Following two 3 Quarks Daily links led me to find the Free Speech Debate project. It’s supported by the University of Oxford but is essentially a global project. It contains two draft principles of free speech and allows people all over the world to vote whether they agree on them or not. I strongly recommend everyone visits, reads the 10 principles and votes.
Below I’ve included the 10 principles, how the votes were looking at the time (“Do you agree with this principle?”) and, if I felt the need, a comment of my own. Personally, I agree with each one.
1. We – all human beings – must be free and able to express ourselves, and to receive and impart information and ideas, regardless of frontiers.
95% yes, 5% no
2. We defend the internet and all other forms of communication against illegitimate encroachments by both public and private powers.
88% yes, 12% no
I’m not happy that there is so much dissent on this point when there have been high profile attempts of governments to control and monitor the internet such India’s calls for Facebook and Google to censor content, SOPA/PIPA, ACTA and, most recently, CISPA.
EDIT: Just saw on Ben Goldacre’s blog that the UK is blocking access to The Pirate Bay. Is it illegitimate encroachment or not? I don’t think it’s helpful at all because it’s addressing symptoms and not the cause of piracy. I’d say something needs to be done about availability and price.
3. We require and create open, diverse media so we can make well-informed decisions and participate fully in political life.
94% yes, 6% no
4. We speak openly and with civility about all kinds of human difference.
94% yes, 6% no
There is a bit of debate on this point with regards to hate speech laws but I will say more about that in a separate post.
5. We allow no taboos in the discussion and dissemination of knowledge.
91% yes, 9% no
This removal of taboos is extremely important, especially when they are not based on evidence or decent reasoning, and is why I have more than once linked to Against the New Taboo which does seek to challenge taboos.
6. We neither make threats of violence nor accept violent intimidation.
85% yes, 15% no
The importance here in terms of free speech is, I think, less about not making threats of violence, something people interested in free speech are unlikely to do, but about not accepting violent intimidation. We need everyone to say that we will not accept violent intimidation and to band together to protect those that are threatened. This is particularly important when looking at religious debates, specifically those involving Islam which continually uses violence to limit debate or as a response to both real and perceived slights. This has been very obvious with incidents where the Qur’an has been burned both deliberately and by accident. Yet, when people get offended and people get injured or even killed, apologies are offered to those that were killing people over a book! That is not acceptable that a group of people can intimidate others and that people are prepared to apologise to them when they attack people over what happened to mass-produced works of fiction. Why isn’t that seen for what it is and treated the same way as if they had kidnapped someone and were holding a gun to that person’s head while making demands. How often do you see the police apologising to such a person because someone didn’t give them what they demanded?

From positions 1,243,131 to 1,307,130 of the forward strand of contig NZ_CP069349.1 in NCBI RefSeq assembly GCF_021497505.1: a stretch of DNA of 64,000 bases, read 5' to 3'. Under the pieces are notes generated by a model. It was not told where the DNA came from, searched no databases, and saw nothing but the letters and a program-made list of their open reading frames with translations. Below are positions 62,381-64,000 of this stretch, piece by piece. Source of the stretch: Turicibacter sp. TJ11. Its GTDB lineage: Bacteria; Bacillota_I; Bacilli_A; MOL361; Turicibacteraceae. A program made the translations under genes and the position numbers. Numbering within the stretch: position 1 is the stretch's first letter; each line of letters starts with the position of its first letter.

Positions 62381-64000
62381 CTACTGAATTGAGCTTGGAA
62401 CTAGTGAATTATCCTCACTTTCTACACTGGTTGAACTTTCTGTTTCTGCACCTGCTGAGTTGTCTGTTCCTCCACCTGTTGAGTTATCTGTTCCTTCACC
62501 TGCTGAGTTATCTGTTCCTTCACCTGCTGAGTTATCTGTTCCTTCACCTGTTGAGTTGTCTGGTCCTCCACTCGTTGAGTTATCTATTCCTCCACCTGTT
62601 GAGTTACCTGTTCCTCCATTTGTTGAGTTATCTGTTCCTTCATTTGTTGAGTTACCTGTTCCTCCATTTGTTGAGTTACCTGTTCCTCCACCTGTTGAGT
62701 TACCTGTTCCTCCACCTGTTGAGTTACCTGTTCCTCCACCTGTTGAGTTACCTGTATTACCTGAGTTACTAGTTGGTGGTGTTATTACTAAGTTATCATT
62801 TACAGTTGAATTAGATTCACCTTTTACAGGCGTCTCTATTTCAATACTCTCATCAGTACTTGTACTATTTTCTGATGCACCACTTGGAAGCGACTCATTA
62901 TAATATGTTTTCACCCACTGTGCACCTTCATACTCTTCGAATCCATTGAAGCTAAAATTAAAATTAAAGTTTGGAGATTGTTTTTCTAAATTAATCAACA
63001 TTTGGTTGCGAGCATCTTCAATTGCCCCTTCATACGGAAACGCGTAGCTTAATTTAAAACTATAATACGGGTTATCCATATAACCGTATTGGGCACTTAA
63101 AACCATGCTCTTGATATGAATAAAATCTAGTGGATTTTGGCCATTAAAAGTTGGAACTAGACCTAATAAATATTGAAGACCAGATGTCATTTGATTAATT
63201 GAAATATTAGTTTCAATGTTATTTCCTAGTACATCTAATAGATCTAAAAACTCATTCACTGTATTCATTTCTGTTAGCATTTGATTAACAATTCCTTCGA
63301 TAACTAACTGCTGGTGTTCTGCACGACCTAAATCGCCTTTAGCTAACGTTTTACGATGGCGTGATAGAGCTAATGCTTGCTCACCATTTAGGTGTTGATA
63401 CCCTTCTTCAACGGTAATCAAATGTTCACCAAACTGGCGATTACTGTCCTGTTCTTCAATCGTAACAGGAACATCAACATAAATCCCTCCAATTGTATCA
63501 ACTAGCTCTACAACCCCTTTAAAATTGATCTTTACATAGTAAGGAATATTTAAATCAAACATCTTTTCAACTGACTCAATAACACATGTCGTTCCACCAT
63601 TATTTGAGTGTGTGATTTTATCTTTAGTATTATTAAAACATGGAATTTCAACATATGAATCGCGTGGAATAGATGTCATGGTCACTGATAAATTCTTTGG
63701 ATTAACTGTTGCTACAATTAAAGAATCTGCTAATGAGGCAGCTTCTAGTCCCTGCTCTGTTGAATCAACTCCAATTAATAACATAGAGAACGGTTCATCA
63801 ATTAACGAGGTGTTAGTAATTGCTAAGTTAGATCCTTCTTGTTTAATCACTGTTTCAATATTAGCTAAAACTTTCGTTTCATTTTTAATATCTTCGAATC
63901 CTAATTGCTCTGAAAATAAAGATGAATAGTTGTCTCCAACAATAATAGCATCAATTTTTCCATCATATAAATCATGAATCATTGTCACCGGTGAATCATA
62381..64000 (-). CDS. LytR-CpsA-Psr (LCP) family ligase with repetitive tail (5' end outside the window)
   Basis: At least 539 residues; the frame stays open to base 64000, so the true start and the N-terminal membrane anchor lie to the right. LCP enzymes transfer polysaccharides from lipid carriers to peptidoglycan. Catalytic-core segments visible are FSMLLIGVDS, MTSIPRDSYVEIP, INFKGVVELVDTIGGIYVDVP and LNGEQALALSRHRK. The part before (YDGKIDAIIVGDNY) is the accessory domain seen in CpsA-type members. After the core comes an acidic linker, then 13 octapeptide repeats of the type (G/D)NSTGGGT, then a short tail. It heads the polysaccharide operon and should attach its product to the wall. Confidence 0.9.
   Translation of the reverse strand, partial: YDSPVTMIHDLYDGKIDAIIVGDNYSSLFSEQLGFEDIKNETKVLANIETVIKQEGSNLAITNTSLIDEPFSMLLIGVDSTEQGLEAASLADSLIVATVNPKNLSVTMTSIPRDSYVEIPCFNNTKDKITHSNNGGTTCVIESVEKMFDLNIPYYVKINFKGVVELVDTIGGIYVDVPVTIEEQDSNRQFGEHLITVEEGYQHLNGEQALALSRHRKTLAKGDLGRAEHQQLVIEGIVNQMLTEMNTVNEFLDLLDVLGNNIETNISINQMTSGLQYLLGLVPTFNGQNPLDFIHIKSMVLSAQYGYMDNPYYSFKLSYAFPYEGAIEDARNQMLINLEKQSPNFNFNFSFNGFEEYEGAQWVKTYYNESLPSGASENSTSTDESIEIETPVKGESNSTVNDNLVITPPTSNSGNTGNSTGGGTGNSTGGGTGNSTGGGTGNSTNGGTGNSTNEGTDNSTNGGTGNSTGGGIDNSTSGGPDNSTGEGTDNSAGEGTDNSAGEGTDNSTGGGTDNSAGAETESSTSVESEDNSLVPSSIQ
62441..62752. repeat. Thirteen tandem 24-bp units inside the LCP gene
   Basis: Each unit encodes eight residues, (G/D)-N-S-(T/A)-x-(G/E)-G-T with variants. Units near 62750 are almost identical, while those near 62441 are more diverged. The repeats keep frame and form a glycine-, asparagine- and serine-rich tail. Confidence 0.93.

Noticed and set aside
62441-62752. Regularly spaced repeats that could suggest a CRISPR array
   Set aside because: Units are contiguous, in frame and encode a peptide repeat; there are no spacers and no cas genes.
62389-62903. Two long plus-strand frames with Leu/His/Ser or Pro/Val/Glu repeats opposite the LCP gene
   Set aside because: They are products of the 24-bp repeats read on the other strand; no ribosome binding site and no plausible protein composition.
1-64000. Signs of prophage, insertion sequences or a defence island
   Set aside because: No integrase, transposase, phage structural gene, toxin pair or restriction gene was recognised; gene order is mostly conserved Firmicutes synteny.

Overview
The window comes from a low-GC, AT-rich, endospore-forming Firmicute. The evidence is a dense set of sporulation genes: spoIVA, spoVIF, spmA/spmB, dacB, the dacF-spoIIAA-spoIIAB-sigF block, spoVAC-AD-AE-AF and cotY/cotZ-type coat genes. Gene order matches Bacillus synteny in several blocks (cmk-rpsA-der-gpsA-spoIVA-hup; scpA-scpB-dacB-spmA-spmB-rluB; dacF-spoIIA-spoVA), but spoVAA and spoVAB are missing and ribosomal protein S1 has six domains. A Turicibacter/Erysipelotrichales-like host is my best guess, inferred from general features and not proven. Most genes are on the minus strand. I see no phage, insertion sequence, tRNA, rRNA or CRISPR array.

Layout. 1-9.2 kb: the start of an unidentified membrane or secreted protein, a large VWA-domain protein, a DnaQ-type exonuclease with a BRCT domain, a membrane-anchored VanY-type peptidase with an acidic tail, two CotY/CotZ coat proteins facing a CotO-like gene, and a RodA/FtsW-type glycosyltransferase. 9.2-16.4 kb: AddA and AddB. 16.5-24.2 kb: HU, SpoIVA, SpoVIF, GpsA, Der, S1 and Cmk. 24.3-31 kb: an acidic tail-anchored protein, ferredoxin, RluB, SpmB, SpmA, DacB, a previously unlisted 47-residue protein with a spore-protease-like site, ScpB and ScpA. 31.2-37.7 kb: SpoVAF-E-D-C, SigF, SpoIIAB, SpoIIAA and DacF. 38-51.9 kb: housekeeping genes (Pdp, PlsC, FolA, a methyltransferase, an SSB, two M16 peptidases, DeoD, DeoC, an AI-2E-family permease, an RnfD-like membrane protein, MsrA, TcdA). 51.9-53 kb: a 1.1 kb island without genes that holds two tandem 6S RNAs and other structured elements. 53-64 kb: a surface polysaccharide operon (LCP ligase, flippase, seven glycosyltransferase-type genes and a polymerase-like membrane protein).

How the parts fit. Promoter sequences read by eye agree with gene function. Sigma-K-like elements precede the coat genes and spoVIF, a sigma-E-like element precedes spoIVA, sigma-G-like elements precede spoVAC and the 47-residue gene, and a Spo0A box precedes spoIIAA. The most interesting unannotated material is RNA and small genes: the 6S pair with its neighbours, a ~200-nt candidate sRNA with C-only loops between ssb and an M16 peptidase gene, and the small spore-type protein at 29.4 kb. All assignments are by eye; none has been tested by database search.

7. We respect the believer but not necessarily the content of the belief.
81% yes, 19% no
This is necessary for productive debate but it can be tricky and open to interpretation, as shown by the various interpretations of Richard Dawkin’s speech at the Reason Rally. It can be very difficult to separate believer from belief at times and I think we must also allow that people will sometimes slip up and while we should go into a debate with respect for the other person it is indeed possible for an individual to lose that respect.
8. We are all entitled to a private life but should accept such scrutiny as is in the public interest.
74% yes, 26% no
This one is tricky, easily noticed as it has the lowest acceptance of any of the points. Privacy is important but at times what happens in a person’s private life is actually relevant to others, particularly when it shows disingenuousness on their part. The sticking point, I think, is defining public interest and how you would know when something should be released for public interest without first violating a person’s privacy.
9. We should be able to counter slurs on our reputations without stifling legitimate debate.
100% yes, 0% no
10. We must be free to challenge all limits to free expression justified on such grounds as national security, public order and morality.
93% yes, 7% no
I was a bit nervous about the “grounds as national security, public order and morality” but I say things should not be taboo and so in the end I support this. After all just because you can challenge something doesn’t mean that that challenge will prevail and I have major doubts that national security actually has any real meaning or value in the context of a global community. National security is a term that separates people into “us” and “them,” which is contrary to the direction in which we should be moving.
Does anyone disagree with any of the points and, if so, why? That’s not to say that reasons for agreement aren’t important too and worth stating.